British signals intelligence agency Government Communications Headquarters (GCHQ) can crack end-to-end encrypted messages sent using WhatsApp and Signal, according to Australian attorney-general George Brandis.
Brandis made the claim speaking to the Australian Broadcasting Corporation's AM program, on the occasion of Australia announcing it would adopt laws mirroring the UK's Investigatory Powers Act. Brandis said the proposed law will place “an obligation on device manufacturers and service providers to provide appropriate assistance to intelligence and law enforcement on a warranted basis where it is necessary to interdict or in the case of a crime that may have been committed.”
Asked how Australia's proposed regime would allow local authorities to read messages sent with either WhatsApp or Signal, Brandis said “Last Wednesday I met with the chief cryptographer at GCHQ ... And he assured me that this was feasible.”
Brandis is infamous for being unable to articulate an accurate or comprehensible definition of “metadata” when asked to do so during a live television interview, so his understanding of cryptographic concerns cannot be trusted without qualification, which The Register is seeking.
But there's no doubt about the intent of Australia's proposed laws, as Brandis later said in a joint appearance with prime minister Malcolm Turnbull that Australia's law enforcement agencies want access to encrypted traffic for three reasons.
The first is that Brandis says Australia already has mechanisms to allow law enforcement authorities to intercept electronic communications. Extending that power to encrypted traffic just brings that power up to date, he argues.
The second is that the Australian Federal Police says it has seen “rapid growth in the amount of encrypted traffic from around three per cent a couple of years ago to now over 55, 60 per cent of all traffic.”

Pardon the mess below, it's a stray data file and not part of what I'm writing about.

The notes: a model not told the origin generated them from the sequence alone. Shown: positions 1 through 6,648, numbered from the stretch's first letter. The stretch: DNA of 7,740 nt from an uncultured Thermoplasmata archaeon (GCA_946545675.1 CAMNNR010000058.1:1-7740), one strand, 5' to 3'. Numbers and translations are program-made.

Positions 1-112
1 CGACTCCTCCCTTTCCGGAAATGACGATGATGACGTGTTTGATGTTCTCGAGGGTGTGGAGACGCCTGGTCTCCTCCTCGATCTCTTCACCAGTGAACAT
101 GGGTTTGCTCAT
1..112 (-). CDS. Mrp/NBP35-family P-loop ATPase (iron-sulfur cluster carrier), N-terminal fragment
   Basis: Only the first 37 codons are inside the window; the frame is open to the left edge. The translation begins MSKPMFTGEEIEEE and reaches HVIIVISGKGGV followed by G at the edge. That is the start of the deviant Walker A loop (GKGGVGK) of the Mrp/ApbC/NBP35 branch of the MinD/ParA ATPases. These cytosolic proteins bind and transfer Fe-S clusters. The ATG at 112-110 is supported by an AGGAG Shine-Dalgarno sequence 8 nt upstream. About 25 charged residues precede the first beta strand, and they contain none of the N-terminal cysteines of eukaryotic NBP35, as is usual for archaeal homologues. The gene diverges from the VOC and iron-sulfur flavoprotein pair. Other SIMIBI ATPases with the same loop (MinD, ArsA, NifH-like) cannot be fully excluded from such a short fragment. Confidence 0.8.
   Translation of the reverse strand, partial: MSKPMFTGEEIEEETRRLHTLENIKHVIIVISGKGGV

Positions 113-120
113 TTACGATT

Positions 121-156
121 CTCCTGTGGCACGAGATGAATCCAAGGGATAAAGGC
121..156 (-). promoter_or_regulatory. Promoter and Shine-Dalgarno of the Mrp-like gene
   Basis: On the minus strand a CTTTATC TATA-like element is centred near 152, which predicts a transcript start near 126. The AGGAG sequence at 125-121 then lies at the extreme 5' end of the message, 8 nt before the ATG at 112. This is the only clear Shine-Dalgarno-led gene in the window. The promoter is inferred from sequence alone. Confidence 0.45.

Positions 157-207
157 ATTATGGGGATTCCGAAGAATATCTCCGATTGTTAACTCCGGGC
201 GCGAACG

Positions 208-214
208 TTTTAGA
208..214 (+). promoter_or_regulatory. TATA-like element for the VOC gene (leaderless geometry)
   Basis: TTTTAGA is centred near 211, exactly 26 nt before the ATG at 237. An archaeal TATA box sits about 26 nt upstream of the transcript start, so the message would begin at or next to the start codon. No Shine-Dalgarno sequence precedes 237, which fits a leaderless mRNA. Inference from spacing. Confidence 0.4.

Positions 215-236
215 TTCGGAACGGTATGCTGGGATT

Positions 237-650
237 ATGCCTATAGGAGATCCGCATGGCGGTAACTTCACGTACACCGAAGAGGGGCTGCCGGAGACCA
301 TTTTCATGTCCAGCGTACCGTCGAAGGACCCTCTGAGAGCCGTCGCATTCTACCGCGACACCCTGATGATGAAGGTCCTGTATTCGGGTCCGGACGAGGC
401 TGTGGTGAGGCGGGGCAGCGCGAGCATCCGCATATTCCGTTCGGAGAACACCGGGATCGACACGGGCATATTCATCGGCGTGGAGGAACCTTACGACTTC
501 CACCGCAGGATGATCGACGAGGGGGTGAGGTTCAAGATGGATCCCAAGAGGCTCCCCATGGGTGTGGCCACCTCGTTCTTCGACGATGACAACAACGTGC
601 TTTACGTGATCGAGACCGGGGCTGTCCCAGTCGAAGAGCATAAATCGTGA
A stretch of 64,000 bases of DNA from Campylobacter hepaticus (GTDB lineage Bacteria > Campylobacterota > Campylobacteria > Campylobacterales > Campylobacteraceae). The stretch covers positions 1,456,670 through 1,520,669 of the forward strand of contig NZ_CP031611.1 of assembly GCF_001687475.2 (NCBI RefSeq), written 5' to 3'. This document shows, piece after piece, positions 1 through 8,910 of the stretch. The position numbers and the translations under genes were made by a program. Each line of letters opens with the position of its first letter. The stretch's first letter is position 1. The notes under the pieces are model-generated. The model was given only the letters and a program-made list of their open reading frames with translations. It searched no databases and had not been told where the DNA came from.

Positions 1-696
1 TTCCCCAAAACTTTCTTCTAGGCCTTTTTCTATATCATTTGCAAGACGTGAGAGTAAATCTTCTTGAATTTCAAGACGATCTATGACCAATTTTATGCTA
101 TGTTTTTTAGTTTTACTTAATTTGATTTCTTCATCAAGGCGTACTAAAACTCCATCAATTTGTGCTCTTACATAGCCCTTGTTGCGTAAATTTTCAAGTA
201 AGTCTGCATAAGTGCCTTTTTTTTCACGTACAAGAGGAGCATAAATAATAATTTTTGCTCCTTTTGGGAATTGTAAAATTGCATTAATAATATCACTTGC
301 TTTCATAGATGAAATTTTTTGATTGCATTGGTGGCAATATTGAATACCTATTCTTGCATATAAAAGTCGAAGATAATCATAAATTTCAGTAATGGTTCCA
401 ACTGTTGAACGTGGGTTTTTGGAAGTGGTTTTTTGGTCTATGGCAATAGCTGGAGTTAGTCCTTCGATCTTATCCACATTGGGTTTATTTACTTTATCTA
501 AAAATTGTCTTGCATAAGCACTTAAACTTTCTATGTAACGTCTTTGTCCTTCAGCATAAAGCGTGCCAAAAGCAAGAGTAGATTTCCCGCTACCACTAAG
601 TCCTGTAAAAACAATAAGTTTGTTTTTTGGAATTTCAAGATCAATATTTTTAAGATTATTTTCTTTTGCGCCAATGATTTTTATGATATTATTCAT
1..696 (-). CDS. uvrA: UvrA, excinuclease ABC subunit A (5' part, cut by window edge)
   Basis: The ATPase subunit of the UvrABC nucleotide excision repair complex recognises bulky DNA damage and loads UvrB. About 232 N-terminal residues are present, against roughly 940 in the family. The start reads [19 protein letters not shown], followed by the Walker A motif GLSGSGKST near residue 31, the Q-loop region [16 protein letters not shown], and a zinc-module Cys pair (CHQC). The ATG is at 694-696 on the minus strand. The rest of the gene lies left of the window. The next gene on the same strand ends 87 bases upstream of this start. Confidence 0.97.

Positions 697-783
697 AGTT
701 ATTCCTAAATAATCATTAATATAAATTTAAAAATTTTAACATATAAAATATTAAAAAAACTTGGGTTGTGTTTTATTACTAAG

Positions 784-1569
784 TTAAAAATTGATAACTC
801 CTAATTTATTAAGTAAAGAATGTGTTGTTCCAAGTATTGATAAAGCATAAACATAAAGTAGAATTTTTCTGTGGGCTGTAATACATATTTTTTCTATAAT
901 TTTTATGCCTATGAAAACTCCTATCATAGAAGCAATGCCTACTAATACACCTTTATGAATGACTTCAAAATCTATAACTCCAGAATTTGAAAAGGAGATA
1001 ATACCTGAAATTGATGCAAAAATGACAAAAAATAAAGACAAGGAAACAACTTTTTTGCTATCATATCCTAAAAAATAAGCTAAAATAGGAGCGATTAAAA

Lastly, Turnbull said that encrypted messaging services are used by ordinary citizens, they are also used “ … by people who seek to do us harm. They're being used by terrorists, they're being used by drug traffickers, they're being used by paedophile rings.”
Bad people using encryption means the law needs to be modernised, with a definitely-not-a-backdoor that sees device makers and service providers co-operate with Australia in as-yet-unspecified ways to provide access to end-to-end encrypted messages when warrants are produced.
Pushed on how encrypted messages could be read when service providers don't hold the keys necessary decryption, and Turnbull had this to say:
Well, the laws of Australia prevail in Australia, I can assure you of that. The laws of mathematics are very commendable but the only laws that applies in Australia is the law of Australia.
Your Sydney-based correspondent looks forward to an attempt at repealing gravity so we can see if the laws of Australia override the laws of physics, too.
But we digress.
Brandis and Turnbull said the law will reach Parliament “in the Spring sessions” which commence on August 8th. Just what it will compel device-makers and service providers to do has not been revealed, nor has how Australia will access messages sent using services based offshore. Turnbull said “I'm not suggesting this is not without some difficulty” but hinted that in discussions at last week's G20 Leaders' Summit the participants agreed that member nations should be able to rely on colleagues to sort things out with companies resident in their respective jurisdictions. ®